The Idea Stage

The idea stage is the beginning of your startup journey. It’s where you define the problem you’re trying to solve for customers and how you plan to solve it.


Every SaaS business starts with an idea. Even though most likely throughout the lifecycle of a SaaS startup, the idea will change and evolve, you still need to start with an idea.

Often people come up with ideas as they work in their area of expertise. They discover a problem people are facing, come up with a solution that could potentially solve that problem, and believe people might pay for that solution.

Many startups cannot define the problem or solution well, which causes many problems as they progress.


Extensive experience in the industry space your idea lives in.

An understanding of why people would pay for the solution. Would it save them time, money, reduce risk, etc.

A good sense of whether people would pay for a solution if it existed in the market

An understanding whether it would be more economical for someone to pay for your solution, rather than to fix it themselves, or continue doing it the way they do now.

The solution should satisfy an ongoing need of your target audience, significantly enough for them to be happy to pay for it on a long-term basis.

A basic understanding of your target audience profile in a relatively narrow niche.


Once you can clearly and concisely answer what problem you are planning to solve and value you will bring (save money, save time, reduce risk, etc), then this milestone is achieved.

Here you should define ‘how’ you will solve the problem and define the solution that solves the problem.

Here you need to define the initial understanding of the target audience that will care enough to pay for it.

You should have an understanding of why it’s more economical for you to build this solution and the customer to pay a monthly fee than for the customer to solve it and build it themselves.


Don’t over-invest too much time or money into the idea at this point

Otherwise, you risk exhausting your limited resources and focusing on things people don’t want.

Unless you have sufficient savings, don’t make big financial decisions yet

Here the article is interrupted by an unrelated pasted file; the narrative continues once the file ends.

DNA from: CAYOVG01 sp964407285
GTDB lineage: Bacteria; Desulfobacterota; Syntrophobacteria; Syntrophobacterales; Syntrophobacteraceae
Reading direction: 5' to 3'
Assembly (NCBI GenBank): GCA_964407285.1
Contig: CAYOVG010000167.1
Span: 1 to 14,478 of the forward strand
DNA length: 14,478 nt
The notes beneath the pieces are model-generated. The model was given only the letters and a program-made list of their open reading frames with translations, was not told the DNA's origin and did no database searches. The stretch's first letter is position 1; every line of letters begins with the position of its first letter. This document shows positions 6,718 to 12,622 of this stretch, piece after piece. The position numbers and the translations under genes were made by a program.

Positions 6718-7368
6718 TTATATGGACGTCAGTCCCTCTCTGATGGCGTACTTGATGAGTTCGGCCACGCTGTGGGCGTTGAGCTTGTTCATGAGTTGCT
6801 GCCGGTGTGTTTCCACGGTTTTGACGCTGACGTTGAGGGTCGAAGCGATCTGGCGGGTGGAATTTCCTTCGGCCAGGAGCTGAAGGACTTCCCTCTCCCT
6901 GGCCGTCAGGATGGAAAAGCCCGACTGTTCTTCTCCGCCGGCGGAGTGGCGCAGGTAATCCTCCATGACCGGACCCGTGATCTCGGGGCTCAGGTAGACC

For example, quitting your job or taking out loans.

Don’t try to find investors yet

Searching for investors and preparing investor presentations (pitch decks) is extremely time-consuming, and it is very unlikely you will be able to interest investors with the idea unless you have a successful track record of prior business successes. You will also give up far too much equity at this point. Develop your idea more first.

Don’t jump into product development yet

It’s very tempting to start working on the solution, however it almost certainly will result in a waste of money since your assumptions about what people want and need may not be accurate until you validate the idea more. Market validation and customer development will help solve this problem. We will discuss this more in upcoming stages. 

Required Expertise

  • Possess subject matter expertise in the area you are trying to solve
  • Be able to clearly communicate the problem and solution

How do I know I can move to the next stage?

  • You have some level of confidence that your idea is going to bring value to some group of people and you believe it is feasible to get implemented.
  • You can clearly communicate the problem and solution in a concise, easy-to-understand way.


We recommend you don’t rush this step. This is foundation to everything else that follows.

However, we don’t recommend spending more than one month of of effort on this because as you move to the next steps and validate the idea, you will very likely find yourself adjusting the idea based upon market feedback.

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